Photo Credit: crime scene
It’s hard to miss the fact that, over the past 18 months, there has been a seismic change in the way that the general public views social media companies such as Facebook and Twitter. In fact, ever since Facebook CEO Mark Zuckerberg was forced to testify in front of Congress early last year as a result of the Cambridge Analytica scandal, public perceptions about Facebook have taken a sharp turn for the worse. As proof of that, consider that “The Great Hack,” a new documentary film about the Cambridge Analytica scandal premiering on Netflix, now refers to social media as a “crime scene.”
The provocative premise behind “The Great Hack”
According to the film’s two directors, social media platforms like Facebook, Twitter and Instagram are no longer the same cute, cuddly space they once were a few years back. Remember when people used Facebook to catch up with old college buddies, share photos of their pets, and update their friends with what they had for lunch? Well, those days are over. Now, it’s all about evil social media companies “weaponizing” all that data and “manipulating” people into thinking or acting a certain way.
The directors of the film use the term “crime scene” because they say that data is now a valuable asset. So if people are stealing and abusing that asset in order to profit from it, isn’t some sort of crime taking place? Would you really let someone use one of your physical assets – such as your brand-new car – without getting paid for it? We are so used to think of crimes as taking place in a physical milieu that talking about crimes being committed in the ether might sound a little strange. But how else is it possible that companies like Google and Facebook can churn out billions of dollars in revenue each quarter, while not charging users a single penny for their services? Are they stealing our data and selling it to someone else?
“The Great Hack” Trailer.
The social media “crime scene”
The claim that social media is some sort of “crime scene” might sound like a lot of hyperbole, but there is certainly an element of truth in there somewhere. Somebody is manipulating somebody, and they are making a lot of money from it. Think about the typical social media newsfeed – some algorithm has worked overtime to figure out what to put in there, and it may not exactly be what you think should be in there. For example, if the whole goal of social media these days is to get you to click on content and share it with your friends, then these platforms have a real vested stake in stuffing your news feed full of things that will make you click or share – regardless of whether or not that content is true, accurate or helpful to society.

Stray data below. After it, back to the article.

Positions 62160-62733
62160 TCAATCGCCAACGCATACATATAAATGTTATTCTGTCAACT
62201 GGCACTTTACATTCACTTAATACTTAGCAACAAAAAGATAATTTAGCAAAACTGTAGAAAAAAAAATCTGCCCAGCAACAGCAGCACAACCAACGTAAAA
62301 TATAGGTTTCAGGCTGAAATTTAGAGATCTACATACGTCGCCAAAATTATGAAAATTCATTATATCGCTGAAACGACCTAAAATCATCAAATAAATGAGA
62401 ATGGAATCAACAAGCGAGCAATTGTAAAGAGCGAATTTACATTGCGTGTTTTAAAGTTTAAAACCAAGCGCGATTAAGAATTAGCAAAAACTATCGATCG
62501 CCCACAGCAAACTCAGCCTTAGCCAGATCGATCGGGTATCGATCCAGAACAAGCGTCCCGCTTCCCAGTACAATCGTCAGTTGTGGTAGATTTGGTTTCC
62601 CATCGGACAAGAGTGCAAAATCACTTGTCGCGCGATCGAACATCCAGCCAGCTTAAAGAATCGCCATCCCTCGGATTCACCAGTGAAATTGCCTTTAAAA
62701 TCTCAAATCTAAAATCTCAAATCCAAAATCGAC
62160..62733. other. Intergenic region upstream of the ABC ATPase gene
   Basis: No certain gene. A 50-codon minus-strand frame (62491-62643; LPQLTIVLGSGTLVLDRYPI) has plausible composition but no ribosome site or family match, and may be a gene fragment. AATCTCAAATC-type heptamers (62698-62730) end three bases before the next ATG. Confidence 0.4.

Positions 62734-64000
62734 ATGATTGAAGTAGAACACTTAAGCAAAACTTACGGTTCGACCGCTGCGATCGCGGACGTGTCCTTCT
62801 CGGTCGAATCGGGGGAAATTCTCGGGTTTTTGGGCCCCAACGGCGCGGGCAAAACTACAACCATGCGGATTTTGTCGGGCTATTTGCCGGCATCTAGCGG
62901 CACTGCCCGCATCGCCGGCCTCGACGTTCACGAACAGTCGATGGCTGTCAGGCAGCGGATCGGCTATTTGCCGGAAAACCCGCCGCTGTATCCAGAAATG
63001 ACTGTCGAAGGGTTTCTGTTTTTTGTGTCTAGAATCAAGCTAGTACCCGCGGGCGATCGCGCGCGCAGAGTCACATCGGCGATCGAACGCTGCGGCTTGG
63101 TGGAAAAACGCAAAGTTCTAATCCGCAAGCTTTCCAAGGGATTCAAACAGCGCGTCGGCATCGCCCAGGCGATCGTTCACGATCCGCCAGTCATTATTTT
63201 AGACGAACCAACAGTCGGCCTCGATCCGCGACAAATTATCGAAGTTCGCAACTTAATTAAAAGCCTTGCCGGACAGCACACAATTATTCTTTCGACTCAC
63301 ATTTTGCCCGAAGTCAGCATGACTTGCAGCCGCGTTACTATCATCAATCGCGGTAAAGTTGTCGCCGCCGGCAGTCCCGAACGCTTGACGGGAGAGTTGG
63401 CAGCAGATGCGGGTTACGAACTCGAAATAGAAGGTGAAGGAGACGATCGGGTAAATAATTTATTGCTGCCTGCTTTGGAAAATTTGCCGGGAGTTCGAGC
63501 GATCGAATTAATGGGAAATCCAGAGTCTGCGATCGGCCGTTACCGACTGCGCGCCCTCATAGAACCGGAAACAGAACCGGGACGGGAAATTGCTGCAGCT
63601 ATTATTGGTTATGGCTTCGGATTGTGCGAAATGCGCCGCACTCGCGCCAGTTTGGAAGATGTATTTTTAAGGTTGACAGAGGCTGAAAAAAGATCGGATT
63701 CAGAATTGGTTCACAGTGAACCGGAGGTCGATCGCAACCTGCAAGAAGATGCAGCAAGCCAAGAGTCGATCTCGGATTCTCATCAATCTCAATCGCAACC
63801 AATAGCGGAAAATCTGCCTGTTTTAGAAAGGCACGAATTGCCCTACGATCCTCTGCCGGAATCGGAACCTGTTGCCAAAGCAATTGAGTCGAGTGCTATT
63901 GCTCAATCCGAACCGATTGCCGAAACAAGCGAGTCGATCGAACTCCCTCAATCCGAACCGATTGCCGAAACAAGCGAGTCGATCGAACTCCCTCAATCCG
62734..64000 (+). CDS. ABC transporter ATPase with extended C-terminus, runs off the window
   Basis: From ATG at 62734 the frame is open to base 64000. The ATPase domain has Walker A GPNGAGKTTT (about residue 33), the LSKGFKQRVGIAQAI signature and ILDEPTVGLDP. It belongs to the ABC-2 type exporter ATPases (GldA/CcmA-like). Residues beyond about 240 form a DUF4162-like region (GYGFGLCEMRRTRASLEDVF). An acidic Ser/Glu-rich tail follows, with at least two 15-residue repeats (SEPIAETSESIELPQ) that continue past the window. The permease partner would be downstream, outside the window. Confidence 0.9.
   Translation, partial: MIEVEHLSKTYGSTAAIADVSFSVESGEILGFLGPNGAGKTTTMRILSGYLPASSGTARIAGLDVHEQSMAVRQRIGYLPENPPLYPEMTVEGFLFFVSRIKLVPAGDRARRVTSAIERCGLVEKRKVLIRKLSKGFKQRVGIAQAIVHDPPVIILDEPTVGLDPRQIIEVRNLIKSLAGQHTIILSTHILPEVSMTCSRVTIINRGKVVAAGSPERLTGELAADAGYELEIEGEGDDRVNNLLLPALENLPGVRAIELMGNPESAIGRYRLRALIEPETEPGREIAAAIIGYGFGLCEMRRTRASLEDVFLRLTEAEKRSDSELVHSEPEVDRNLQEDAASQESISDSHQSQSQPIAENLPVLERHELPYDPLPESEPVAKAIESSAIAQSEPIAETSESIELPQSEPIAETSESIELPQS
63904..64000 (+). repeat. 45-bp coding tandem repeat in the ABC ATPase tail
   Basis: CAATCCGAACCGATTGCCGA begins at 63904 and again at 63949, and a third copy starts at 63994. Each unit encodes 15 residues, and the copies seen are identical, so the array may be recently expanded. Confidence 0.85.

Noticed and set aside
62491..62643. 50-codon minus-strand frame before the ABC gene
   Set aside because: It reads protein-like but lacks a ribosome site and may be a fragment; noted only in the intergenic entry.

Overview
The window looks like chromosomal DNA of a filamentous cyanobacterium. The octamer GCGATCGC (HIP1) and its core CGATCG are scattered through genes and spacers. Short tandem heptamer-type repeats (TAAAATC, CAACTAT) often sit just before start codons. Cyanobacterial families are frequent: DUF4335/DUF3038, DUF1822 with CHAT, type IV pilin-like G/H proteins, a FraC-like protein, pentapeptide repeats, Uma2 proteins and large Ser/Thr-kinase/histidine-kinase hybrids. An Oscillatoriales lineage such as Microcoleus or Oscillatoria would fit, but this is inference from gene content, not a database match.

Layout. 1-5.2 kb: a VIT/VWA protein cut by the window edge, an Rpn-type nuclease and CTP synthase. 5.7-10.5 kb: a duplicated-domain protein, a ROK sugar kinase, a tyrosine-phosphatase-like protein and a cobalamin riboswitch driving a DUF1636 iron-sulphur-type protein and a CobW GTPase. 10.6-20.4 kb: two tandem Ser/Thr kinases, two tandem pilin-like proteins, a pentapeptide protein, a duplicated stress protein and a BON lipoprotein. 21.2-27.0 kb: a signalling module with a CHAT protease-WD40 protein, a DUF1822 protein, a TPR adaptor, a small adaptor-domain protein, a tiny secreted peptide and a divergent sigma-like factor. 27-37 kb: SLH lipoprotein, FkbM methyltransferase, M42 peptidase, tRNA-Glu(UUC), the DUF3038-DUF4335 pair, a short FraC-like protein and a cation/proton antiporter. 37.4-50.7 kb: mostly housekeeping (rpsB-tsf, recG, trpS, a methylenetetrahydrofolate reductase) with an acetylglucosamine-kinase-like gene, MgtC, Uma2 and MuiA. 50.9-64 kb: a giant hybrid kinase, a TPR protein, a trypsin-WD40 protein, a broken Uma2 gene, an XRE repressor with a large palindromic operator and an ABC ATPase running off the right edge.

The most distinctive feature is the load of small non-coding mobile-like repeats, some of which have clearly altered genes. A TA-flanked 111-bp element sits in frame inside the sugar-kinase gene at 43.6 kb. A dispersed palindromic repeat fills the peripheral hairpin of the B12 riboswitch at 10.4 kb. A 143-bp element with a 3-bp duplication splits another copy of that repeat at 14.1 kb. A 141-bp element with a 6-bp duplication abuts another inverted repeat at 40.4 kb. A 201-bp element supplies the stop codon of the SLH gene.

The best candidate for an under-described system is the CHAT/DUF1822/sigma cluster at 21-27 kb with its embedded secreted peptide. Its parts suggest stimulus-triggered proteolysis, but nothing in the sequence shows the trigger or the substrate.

And it gets even more sinister than that – because if the big social media platforms have a political or social agenda, they could “tweak” their algorithms to reflect that agenda. Every piece of content that you are shown would be a subtle attempt to get you to embrace that agenda. Taking things one step further, those algorithms could seek to influence the democratic process by getting you to vote in a certain way, or to vote for certain issues when they pop up on an electoral ballot.
The people vs. Facebook
For that reason, the directors of “The Great Hack” provocatively suggest that we are “living in the Matrix” right now. The machines and algorithms are now controlling us, and most of us have absolutely no idea of what is happening. Even the creators of those algorithms might not exactly know what’s inside the black box right now. If that’s really the case, then the whole Cambridge Analytica scandal should serve as a big wakeup call to all of us to take control of our personal data and understand how it is being used by others.